“Just shot consistency, making shots,” Bazemore said. “That’s one thing I’m developing in my game. My junior year I shot the ball the best I ever have. Improving my shot consistency would be a big plus for me and keep me in the league if I get there.”
Bazemore didn’t show much of his offensive skills at the Portsmouth Invitational. Instead, he did the little things he mentioned above and showed how unselfish he is at an event known for selfish play. There he led all players in steals, but he’ll have a different approach moving forward.
“I just want to show people that I’ve grown,” Bazemore said. “I played at the PIT a couple of weeks ago. Just trying to do all the other things, it’s a showcase people want to put up a lot of shots and that could be frustrating not getting the kind of shots you’re used to. I took a back seat in that tournament, just trying to do the other things, from here on out I want to show people what I can do, that I can play with the best and be one of the best. Dominate the game on both ends, which I’m very capable of.”
While Bazemore has some work to do in order to get into the top 60, every team has room for a player with his defensive capabilities. Pretty soon, he could be the guy who defensive-minded players watch and try to pattern themselves after like he did with the league’s best defenders.
The Draft’s Top Scorer: Reggie Hamilton
With the loss of center Keith Benson to the NBA, Oakland needed Reggie Hamilton to step up and take over the leadership role. All he did was average a nation’s-best 25.7 points while also dishing out five assists a contest.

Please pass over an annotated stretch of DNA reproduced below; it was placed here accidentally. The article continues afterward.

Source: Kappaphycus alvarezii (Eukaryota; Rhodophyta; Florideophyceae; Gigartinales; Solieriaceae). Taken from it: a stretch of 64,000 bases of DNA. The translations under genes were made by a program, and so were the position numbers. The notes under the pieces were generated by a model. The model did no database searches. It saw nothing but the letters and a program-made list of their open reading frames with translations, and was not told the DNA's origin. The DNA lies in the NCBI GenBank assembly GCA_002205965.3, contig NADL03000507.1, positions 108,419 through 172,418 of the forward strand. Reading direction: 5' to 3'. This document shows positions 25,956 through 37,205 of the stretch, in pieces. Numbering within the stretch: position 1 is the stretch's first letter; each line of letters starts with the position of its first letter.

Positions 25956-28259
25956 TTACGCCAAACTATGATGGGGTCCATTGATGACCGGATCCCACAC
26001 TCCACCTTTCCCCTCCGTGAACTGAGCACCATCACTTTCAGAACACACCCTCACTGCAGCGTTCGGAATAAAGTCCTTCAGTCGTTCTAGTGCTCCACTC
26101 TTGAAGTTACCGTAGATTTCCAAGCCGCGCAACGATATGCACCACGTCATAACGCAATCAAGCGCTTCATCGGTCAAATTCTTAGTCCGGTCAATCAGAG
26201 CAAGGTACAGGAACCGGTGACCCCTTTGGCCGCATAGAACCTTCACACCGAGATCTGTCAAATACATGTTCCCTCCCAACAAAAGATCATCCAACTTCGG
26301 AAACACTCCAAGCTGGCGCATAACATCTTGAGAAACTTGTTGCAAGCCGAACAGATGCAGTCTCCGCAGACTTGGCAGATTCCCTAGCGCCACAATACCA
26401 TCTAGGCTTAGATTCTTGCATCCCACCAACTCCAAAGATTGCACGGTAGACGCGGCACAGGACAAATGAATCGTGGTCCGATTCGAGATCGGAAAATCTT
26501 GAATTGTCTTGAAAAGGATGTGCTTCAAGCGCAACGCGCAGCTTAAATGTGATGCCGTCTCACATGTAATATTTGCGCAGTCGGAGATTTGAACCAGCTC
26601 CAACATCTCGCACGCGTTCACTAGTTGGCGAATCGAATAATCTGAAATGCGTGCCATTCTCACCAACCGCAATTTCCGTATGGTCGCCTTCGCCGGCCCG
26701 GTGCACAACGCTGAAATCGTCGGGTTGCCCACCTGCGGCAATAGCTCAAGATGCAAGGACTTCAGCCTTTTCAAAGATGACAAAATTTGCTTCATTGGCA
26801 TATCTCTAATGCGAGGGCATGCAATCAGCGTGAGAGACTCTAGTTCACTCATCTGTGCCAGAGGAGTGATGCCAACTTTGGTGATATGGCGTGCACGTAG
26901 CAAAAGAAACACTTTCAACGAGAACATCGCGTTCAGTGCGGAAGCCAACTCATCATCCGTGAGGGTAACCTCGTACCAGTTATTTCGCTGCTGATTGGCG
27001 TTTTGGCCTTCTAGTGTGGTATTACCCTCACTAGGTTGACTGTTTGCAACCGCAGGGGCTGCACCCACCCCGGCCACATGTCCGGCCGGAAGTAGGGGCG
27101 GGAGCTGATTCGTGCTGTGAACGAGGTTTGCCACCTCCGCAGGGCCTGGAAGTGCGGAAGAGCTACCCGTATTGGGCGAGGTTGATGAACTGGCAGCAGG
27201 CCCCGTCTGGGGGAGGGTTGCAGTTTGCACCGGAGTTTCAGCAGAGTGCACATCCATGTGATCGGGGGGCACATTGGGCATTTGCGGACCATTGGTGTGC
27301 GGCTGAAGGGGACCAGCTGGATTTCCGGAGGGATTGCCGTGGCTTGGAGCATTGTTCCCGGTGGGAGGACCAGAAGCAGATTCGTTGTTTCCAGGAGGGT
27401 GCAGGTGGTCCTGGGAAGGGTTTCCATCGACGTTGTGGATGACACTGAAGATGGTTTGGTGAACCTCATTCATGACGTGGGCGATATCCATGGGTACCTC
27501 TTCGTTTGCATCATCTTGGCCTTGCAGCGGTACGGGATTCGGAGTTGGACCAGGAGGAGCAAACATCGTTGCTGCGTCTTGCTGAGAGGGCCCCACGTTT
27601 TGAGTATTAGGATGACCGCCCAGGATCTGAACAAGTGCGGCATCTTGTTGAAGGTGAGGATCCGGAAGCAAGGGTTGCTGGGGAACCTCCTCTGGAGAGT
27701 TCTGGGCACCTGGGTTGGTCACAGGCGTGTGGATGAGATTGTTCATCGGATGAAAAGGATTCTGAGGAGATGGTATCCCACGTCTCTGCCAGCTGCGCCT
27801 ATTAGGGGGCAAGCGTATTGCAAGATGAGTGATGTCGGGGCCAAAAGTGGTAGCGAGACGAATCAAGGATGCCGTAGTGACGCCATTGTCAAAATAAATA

Yet, he’s not getting the type of love that kind of accomplishment warrants from a NBA Draft perspective. It’s not like Hamilton was an inefficient gunner either, he shot 44 percent from the field and 42 percent from distance. But he’s not too caught up in the lack of praise.
“It’s just something that you have to expect,” Hamilton said to HOOPSWORLD. “It’ keeps me hungry. If I feel disrespected by it, people aren’t paying attention to the accomplishment. I’m humbled by it, but not giving too much attention to it. I’m just putting in the work I need to.”
What a lot of talent evaluators have gotten caught up with is the same deficiency that played a big role in Sacramento Kings guard Isaiah Thomas, one of the best rookies from the 2011 draft class, falling all the way to 60. Hamilton does not have ideal height for an NBA point guard at 5’11, but he more than makes up for it.
“I’m an energy type of player, do a lot of moving around and scoring the ball,” Hamilton said. “I feel that I’ll be able to help teams put the ball in the basket and be able to create for other players, as well.